6. How Markets Work.
We live in a golden age of investing. If you can dream it, you can do it. There is a tyranny in that choice. Furthermore, studies show over and over that individual investors are really bad at managing their money.
Gaining a basic understanding of what markets are and how they work can really go a long way in giving you a comfort level when you go to participate in them. It will also give you a healthy dose of cynicism.
Public markets were designed, first and foremost, to take money from the public. That doesn't mean you can't profit from them, it simply means that you must be very, very careful.
7. Cash is Not "Safe".
I can't tell you how many questions I've fielded from folks concerned about investing their cash. "Cash is safe," I hear over and over again.
In one way, yes, cash is safe. What you need to understand, though, is that no matter what, you are taking a risk. Every year, your cash loses about 2.7%. That means your $100,000 in cash is going to be worth $99,775 next month, then $99,550 the month after that.
See the point? Yes, your cash is "safe" in that it is predictable. But don't be fooled, it is losing value. Cash has a role, but that role is not to maintain your wealth.
8. You Need to Know the Truth About Gold.
Let's be real about the role of gold in a portfolio. Yes, it can be part of an overall allocation. But, gold is not a replacement for a diversified portfolio.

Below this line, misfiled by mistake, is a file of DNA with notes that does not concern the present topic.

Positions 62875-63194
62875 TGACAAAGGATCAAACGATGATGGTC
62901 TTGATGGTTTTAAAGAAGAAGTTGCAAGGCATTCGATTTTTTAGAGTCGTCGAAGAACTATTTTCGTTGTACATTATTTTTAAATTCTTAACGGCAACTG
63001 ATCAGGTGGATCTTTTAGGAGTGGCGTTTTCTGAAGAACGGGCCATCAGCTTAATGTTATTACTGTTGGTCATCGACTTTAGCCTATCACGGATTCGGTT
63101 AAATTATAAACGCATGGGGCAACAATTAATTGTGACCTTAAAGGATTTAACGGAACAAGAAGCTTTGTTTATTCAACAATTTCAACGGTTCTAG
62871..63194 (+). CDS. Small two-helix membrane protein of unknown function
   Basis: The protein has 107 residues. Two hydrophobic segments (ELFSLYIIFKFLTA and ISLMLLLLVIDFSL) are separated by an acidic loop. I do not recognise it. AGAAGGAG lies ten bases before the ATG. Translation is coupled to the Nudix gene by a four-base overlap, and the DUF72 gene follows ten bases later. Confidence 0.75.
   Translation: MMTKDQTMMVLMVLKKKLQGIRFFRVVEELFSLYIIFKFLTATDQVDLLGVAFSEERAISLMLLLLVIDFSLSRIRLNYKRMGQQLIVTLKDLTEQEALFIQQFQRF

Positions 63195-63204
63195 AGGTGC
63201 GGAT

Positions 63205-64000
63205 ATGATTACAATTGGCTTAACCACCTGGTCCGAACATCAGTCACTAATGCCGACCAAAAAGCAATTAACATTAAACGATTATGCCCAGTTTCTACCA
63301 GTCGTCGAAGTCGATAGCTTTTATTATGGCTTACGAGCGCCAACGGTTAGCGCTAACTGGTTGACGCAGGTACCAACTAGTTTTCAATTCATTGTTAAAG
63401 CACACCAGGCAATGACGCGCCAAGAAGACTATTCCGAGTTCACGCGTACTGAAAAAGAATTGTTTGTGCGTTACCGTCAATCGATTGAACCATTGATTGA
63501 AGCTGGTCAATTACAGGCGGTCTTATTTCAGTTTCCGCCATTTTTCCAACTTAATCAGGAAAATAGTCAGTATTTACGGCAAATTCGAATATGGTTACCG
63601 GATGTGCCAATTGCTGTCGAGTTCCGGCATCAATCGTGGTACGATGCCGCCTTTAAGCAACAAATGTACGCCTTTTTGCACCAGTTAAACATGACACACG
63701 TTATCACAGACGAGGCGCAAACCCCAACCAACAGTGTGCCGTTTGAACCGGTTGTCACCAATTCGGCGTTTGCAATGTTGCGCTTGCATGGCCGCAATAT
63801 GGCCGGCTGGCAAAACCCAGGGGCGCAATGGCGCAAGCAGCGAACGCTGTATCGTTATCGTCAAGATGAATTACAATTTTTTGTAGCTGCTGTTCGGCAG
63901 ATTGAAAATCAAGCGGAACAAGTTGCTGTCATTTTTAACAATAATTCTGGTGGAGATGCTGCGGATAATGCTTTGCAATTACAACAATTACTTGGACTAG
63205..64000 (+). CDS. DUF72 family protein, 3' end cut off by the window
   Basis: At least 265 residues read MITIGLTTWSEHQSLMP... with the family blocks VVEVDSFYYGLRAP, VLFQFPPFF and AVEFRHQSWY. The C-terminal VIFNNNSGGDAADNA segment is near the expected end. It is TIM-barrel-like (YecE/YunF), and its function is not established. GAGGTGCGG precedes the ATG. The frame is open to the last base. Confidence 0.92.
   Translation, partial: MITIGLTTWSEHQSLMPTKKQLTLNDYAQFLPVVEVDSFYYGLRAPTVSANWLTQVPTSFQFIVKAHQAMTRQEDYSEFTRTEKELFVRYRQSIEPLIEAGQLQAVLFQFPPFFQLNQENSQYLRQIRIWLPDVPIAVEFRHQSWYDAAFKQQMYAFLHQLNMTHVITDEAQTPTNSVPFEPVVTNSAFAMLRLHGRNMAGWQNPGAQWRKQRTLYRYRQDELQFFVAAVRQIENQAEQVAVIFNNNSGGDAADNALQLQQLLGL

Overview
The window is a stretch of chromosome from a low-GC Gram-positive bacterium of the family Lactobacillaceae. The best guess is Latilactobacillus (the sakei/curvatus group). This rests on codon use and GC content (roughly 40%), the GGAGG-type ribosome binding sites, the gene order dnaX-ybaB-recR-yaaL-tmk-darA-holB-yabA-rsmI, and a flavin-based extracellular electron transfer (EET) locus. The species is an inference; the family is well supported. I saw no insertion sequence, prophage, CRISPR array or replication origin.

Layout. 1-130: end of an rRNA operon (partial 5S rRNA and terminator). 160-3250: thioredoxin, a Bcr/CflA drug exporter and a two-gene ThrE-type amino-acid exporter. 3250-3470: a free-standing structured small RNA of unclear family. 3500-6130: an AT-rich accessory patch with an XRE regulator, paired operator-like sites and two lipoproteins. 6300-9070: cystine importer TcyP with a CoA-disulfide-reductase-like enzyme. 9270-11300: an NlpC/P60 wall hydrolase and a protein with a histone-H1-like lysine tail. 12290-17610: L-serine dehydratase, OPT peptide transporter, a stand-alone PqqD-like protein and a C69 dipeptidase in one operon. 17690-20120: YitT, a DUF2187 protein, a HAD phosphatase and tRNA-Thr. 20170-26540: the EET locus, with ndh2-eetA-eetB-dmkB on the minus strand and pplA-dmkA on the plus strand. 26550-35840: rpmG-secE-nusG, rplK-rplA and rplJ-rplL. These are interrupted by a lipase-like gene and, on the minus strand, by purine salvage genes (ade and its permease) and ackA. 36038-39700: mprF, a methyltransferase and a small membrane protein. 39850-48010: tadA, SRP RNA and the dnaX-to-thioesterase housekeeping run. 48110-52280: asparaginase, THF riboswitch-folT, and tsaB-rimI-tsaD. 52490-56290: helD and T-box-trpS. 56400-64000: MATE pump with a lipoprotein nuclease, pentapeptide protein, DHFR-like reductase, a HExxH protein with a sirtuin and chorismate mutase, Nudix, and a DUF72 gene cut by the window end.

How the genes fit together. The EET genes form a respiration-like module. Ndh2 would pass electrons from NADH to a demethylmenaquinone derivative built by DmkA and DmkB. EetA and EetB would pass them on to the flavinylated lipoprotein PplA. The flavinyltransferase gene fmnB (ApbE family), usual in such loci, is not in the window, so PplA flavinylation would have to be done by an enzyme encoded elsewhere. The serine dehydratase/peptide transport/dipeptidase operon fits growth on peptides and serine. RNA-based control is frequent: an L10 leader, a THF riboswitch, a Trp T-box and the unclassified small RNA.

The advertisers on CNBC are really good at making gold sound like the answer. Especially during times of crisis. "It's the only real money!" I've heard it all.
But here is the hard truth about gold:
- Gold has lost value relative to inflation since 1981. Despite what gold proponents will tell you, gold is a terrible long-term hedge against inflation.
- Gold is three times more volatile than stocks. For investors fleeing the stock market because it is too volatile, gold is not the answer. It is a bigger roller coaster ride than the stock market!
- It's all that matters in a failed economy. See my rant which follows: Here's the deal. We can look at real examples of failed economies. Take New Orleans after Hurricane Katrina as an example. First of all, if you could get to your gold, I doubt you could have bought much with it. On the other hand, you could trade anything for a bottle of water or gallon of gasoline.
In the event of a zombie apocalypse, gold is not very useful. What matters in that environment? Guns. Water. Food.
9. Get Enough Sleep.
It's true. Getting enough sleep will help you make clearer daily decisions (which add up to big consequences), and help maintain your willpower, which is vital to sticking to a plan, budget and maintaining an appetite for risk.
In fact (on Quora) has often advised others to get enough sleep.
Sleeping is worth the time. Do it.
10. If You Don't Understand it, Don't Do It.
This is simple, but true. You need to understand why you are doing something to do it properly.
This cuts both ways, though! There are many things in life that require you to wrestle with the knowledge in order to reap the rewards. In finance, knowledge really is power. The more you know and understand, the more you can leverage that knowledge into resources. Resources get things done.
Just because you don't understand it, doesn't mean it is scary or evil or terrible. It does mean that you shouldn't do it until your learn it.
So learn all you can, then you can do more.